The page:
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Pangburn church bids farewell to old sanctuary

This article was originally published September 9, 2012 at 12:00 a.m. Updated September 7, 2012 at 10:35 a.m.


Pangburn First Baptist Church will have a worship service in the old sanctuary for the last time, ever, at 11 o’clock this morning. The building will be prepared for demolition within the next few months.

— At 11 o’clock this morning, the congregation at Pangburn First Baptist Church will bid a final farewell to its old sanctuary. The congregation will have worship service in the old sanctuary for the last time, ever. The building will be prepared for demolition within the next few months, but the church members will say goodbye to the old building with the service and a potluck lunch.

The church’s minister, Alan Cook, said the building is more than 100 years old and was moved to its current location on the corner of Second and Short streets in 1912. The sanctuary can pack about 100 people inside, and Cook said there have been a lot of weddings, baptisms and meetings in there.

“It was one of the first churches in Pangburn,” he said. “It was built by the Lewis brothers as a Nazarene church near Henderson Cemetery around 1900.”

The Lewis brothers owned a sawmill near Pangburn in the late 1800s, but Cook said he wasn’t clear on their first names.

After the Baptist church purchased the building and had it moved, it served as the sanctuary until 1977; then the structure was turned into classrooms when a new sanctuary was built.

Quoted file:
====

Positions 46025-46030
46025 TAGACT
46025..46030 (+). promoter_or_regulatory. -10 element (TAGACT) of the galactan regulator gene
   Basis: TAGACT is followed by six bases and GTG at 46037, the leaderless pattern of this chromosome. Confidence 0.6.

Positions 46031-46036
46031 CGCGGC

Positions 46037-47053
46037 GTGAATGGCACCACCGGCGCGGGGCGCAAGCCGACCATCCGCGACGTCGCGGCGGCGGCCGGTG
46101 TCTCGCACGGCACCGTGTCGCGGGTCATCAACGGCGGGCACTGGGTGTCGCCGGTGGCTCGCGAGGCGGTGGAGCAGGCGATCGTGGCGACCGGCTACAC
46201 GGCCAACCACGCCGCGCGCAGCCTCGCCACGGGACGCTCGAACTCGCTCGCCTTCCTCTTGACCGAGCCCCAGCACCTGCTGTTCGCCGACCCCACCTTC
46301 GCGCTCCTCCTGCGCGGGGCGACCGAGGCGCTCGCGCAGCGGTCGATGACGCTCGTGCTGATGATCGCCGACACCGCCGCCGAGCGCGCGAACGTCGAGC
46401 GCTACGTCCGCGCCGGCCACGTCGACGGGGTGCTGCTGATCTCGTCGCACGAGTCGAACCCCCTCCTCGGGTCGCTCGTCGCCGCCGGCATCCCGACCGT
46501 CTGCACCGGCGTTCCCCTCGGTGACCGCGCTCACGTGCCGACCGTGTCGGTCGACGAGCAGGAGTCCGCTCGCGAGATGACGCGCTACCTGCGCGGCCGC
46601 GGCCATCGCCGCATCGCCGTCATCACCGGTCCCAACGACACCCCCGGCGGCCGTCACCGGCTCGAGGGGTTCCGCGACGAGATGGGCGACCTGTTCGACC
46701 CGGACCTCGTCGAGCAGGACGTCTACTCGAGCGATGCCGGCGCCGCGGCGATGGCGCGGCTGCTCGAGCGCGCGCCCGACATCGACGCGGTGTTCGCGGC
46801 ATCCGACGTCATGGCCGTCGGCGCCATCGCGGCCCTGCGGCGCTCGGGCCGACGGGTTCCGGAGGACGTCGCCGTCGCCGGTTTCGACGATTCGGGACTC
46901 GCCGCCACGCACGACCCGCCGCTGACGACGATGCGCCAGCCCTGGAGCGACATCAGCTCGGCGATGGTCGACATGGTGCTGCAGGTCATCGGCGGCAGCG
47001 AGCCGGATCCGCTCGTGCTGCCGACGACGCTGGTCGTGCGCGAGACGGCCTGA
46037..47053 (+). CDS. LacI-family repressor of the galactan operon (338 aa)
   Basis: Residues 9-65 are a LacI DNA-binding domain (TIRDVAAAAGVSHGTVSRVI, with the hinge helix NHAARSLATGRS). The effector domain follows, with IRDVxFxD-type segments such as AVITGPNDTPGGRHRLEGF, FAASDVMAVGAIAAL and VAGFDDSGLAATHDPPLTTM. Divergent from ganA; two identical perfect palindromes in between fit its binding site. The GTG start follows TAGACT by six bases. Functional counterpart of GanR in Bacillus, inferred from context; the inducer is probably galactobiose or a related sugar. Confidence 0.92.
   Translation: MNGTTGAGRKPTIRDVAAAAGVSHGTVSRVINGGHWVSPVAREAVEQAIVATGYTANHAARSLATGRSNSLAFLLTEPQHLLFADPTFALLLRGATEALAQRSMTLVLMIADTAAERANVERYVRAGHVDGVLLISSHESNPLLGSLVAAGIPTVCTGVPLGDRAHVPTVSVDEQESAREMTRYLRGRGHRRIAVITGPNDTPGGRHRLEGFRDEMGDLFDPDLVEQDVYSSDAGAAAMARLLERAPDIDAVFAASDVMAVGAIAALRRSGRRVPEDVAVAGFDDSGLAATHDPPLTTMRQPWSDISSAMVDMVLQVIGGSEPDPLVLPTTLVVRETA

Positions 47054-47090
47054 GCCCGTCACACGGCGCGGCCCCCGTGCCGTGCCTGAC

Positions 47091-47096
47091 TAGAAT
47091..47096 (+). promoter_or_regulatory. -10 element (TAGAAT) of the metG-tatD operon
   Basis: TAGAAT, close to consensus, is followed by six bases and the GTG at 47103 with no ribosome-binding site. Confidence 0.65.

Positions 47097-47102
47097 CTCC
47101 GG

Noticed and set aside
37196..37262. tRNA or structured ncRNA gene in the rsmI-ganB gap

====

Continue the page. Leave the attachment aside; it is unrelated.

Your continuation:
The old church will no longer be used because repairing its major structural problems would be cost prohibitive for the church’s budget.

“The floor is giving way, and there are a lot of structural problems,” Cook said. “Time has caught up with it.”

The reason, he said, that the church chose to build a new sanctuary in 1977 stemmed from a revival held in 1975 by Henry Applegate, a Southern Baptist minister.

The revival was such a success, Cook said, that the congregation grew tremendously.

“The church grew enormously during that year, and they had to build,” Cook said. “This old building has served as a sanctuary, a Sunday School classroom and a church office. There has been a lot of counseling and ministry, too.”

Recounting some old notes and minutes from meetings, Cook said, there were several other reasons a new building was necessary.

“It got so warm in the building that people would fall asleep during the summertime,” he said. “

And the grass grew up through the floor, so in 1925, oak hardwood floor was put down. They took the old bell tower down years ago. We’d like to find the bell, but we have no idea what happened to it.”

He said he also found copies of some old electric bills that were each around $2.

“We have gone in and stripped it down to the original look of the sanctuary,” he said. “We will take the stained-glass window and preserve it, and when we build a new building, we will incorporate [the window] and some of the rock into the new building.”

At the worship service, Cook said, he will do a final baptism. An 8-year-old boy will be baptized in the same church as his great-grandfather, who will attend the service. Although Cook said that back then the congregation would walk to the creek for a baptism, he said he would do this morning’s baptism in an old watering trough.

“We just want to say thank you for all the years, and the ministry it helped produce,” Cook said about the old building.

Staff writer Jeanni Brosius can be reached at (501) 244-4307 or


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